If you staff your administration with corporatists, many of those individuals will ultimately opt to exit the White House to make more money working directly for big business.
In the book "This Town" -- an insider's account of the permanent members of The Club in D.C. who oversee the corporate state whether Democrats or Republicans hold power -- journalist Mark Leibovich tracks Obama grads who moved to greener pastures. For example, Obama budget director Orszag predictably took a high-level job at Citigroup. Leibovich also mentions:
ANITA DUNN -- a key 2008 campaign strategist and then White House Communications Director, she assisted Michelle Obama's anti-obesity campaign. After exiting the White House, she became a consultant for food companies working "to block restrictions on commercials for sugary foods targeting children." Dunn went on to consult for TransCanada in its push for approval of the Keystone XL pipeline.
JAKE SIEWERT -- he left his job as a top Treasury Department official to become head of global communications for Goldman Sachs, the bailed-out-firm central to the financial meltdown. (Before the Goldman job was announced, Politico had suggested Siewert might take the helm of the purportedly progressive Center for American Progress.)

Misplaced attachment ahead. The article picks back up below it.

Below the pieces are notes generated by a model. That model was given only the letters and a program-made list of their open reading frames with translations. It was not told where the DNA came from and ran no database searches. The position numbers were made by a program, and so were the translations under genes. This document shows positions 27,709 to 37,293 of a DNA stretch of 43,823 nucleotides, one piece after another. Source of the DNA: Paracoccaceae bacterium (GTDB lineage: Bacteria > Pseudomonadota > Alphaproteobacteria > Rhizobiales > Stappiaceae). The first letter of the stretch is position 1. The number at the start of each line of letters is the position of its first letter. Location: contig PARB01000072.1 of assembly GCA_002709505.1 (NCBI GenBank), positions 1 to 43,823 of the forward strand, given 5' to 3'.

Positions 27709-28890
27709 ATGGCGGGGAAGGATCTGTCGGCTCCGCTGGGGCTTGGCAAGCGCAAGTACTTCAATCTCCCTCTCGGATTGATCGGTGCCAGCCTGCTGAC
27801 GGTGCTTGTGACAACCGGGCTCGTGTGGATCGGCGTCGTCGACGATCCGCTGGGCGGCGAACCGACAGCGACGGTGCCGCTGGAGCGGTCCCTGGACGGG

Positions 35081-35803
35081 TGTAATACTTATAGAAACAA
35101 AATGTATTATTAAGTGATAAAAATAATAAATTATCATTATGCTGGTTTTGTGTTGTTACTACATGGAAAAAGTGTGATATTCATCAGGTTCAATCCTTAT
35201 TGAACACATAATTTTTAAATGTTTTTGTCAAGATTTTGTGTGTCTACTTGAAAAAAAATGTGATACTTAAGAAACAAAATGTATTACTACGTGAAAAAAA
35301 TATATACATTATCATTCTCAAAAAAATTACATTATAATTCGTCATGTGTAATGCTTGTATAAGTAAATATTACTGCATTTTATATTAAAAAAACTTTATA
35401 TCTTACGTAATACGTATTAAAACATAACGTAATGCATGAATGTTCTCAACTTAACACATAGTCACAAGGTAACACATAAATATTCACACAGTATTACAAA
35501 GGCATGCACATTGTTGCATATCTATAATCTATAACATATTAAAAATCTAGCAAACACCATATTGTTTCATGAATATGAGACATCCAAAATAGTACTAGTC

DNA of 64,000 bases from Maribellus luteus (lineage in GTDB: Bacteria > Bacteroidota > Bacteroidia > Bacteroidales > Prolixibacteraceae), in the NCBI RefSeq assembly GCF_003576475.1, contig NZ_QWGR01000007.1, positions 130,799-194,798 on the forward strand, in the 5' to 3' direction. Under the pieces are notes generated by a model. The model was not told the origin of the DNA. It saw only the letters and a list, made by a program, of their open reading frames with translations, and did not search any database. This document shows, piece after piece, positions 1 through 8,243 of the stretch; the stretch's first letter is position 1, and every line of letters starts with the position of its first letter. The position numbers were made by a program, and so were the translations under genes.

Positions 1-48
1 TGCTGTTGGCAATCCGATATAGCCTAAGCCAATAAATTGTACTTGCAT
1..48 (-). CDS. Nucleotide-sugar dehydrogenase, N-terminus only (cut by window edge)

GEOFF MORRELL -- chief spokesperson for Defense Secretary Robert Gates under both George W. Bush and Obama, he left that job a year after the BP oil spill in the Gulf and became head of communications for BP America. As Leibovich writes: "Bloomberg News would later report that BP's Pentagon contracts more than doubled in the two years after it caused the biggest spill in U.S. history."
Two realizations must be faced.
First: Whether Republicans or corporate Democrats control the White House, economic elites largely control policy -- and it's this corporate power and corruption that threatens the economic and environmental future of our country and planet.
Second: Despite gains on issues like gay rights and pot legalization, the trend since the 1980s has been economic/environmental decline alongside the solidification of corporate power and economic inequality -- a long-term downward trend that has persisted through the Bill Clinton and Obama years, though at a slower rate than with the GOP in the White House.
The only way to reverse this dangerous trend is to tell the truth about and challenge corporate Democrats -- including Clintonites and Obamaites -- whenever and wherever feasible.
As much as I'd like to see a woman president (I have two daughters), a good place for that challenge to happen would be through a progressive candidate taking on Hillary Clinton in the 2016 Democratic primaries, if she runs. That challenger might be a Bernie Sanders or someone else.
Without that battle and many others, the corporatization of the Democratic Party and our government will continue to threaten all our futures.
As candidate Obama said in 2008: "The greatest risk we can take is to try the same old politics with the same old players and expect a different result."
Today, trying the same old Democratic players is a risk we cannot afford.